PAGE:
Hello all,(adsbygoogle = window.adsbygoogle || []).push({});

I have yet another mathematical quandary that is robbing me sleep, so I return to gather ideas.

This problem (fuelled from self-study) involves the equation of a catenary.

The profile of a catenary can be expressed as y(x) = T/w*(cosh(w/T*x) – 1). My inputs into this equation are:

y(L/2): Sag at mid-span

w: distributed load

x: position along the cable with respect to the origin. The origin is located at the mid-span of the sagging catenary profile.

Given these inputs I am looking to solve for the minimum tension on the cable, denoted T in the above equation. So far I have been using excel to solve this by “trial-and-error” using the solver add-on. My approach, thus far, has been to rearrange the above equation to the following form: y(L/2)*w/T = cosh(w/T*x) – 1. This has allowed me to set a cell with the RHS – LHS and hence use solver to find a solution.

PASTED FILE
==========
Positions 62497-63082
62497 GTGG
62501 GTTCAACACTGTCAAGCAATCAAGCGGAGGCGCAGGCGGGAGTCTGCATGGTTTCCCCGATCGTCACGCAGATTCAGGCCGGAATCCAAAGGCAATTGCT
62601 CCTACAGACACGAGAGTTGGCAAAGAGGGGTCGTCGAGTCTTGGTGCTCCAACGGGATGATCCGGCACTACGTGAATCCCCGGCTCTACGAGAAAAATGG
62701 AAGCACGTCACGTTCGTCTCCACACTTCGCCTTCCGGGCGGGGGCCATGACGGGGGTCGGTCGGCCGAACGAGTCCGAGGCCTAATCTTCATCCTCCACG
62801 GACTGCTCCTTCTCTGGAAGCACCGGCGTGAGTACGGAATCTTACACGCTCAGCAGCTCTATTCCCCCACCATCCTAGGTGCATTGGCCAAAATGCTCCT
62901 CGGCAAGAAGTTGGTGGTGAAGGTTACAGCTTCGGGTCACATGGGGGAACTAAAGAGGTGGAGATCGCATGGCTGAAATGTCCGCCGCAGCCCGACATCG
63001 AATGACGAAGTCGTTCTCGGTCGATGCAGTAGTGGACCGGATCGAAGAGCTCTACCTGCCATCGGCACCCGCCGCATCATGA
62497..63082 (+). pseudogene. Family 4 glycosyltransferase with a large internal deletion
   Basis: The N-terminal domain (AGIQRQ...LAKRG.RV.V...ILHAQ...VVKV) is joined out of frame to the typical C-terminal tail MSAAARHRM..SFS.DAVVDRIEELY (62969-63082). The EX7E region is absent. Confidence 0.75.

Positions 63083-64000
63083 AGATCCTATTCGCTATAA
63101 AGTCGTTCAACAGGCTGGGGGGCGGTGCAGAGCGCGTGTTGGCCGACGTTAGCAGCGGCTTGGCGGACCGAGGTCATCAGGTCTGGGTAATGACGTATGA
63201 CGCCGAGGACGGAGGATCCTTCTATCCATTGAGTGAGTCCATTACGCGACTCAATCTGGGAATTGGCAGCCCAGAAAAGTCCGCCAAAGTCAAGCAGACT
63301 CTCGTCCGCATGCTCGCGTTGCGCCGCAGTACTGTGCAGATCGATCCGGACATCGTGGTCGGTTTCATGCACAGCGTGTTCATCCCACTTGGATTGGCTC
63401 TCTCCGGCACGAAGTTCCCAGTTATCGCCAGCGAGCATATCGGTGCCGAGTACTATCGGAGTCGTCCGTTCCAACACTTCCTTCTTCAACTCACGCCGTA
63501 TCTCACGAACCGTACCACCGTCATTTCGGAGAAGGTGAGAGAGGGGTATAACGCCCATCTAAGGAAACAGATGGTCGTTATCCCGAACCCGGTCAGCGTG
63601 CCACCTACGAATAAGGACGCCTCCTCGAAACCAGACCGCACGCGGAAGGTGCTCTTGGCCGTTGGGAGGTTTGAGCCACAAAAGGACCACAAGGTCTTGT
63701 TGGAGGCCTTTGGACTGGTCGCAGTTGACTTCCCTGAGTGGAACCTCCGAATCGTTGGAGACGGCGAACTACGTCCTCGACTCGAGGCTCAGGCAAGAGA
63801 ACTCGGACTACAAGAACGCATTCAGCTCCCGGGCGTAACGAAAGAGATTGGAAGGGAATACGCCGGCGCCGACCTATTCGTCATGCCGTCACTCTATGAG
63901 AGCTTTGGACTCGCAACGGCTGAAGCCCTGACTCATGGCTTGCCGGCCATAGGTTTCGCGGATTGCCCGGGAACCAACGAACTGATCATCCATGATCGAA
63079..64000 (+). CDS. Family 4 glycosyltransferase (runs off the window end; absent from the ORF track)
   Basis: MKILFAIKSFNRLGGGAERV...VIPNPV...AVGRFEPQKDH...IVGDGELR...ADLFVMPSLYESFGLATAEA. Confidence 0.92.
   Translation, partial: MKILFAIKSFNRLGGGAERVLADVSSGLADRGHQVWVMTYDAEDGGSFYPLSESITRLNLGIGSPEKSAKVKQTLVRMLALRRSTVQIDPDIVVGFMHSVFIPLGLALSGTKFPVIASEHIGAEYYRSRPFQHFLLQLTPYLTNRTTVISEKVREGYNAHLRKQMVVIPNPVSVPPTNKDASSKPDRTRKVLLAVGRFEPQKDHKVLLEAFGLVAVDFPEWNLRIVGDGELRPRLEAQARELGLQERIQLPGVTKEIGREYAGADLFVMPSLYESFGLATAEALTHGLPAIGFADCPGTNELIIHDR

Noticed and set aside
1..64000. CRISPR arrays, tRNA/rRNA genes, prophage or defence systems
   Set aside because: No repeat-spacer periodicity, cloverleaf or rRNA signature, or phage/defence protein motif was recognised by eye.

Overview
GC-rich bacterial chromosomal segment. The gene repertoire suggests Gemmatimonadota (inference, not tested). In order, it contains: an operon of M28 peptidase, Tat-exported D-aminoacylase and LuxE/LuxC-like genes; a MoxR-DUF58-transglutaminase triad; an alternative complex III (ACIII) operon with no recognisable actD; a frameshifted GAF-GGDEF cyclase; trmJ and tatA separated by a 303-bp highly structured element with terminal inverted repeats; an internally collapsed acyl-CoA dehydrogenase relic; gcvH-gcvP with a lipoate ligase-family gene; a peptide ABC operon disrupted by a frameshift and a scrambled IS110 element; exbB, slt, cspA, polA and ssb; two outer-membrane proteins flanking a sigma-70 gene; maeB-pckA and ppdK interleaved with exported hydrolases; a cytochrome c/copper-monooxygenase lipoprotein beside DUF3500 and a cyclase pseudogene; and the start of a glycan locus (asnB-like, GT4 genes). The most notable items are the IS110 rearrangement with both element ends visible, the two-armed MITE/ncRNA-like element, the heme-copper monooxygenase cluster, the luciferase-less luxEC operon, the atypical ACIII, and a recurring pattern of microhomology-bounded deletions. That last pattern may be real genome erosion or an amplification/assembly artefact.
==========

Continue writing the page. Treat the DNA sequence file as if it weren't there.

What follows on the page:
Some interesting outcomes I have found so far are:

I have compared the results to a parabolic cable profile and seem to be achieving correct results (for the most part)

This method does not always work

For a given set of inputs (listed above) the solution may not converge because of the starting value used for T in the iteration. I have found that tweaking my initial guess for T may sometimes lead to a solution but I was hoping to be able to solve for the correct solution without helping solver all the time.

To the point: is there a fundamentally better way of being able to solve for the minimum cable tension in this equation? I am looking to do this explicitly in excel so this means by iteration (as I have attempted above) or solving for an expression for T (this route doesn’t seem too friendly).

Any thoughts on how to best manipulate this equation?

Cheers

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# Tension force in catenary

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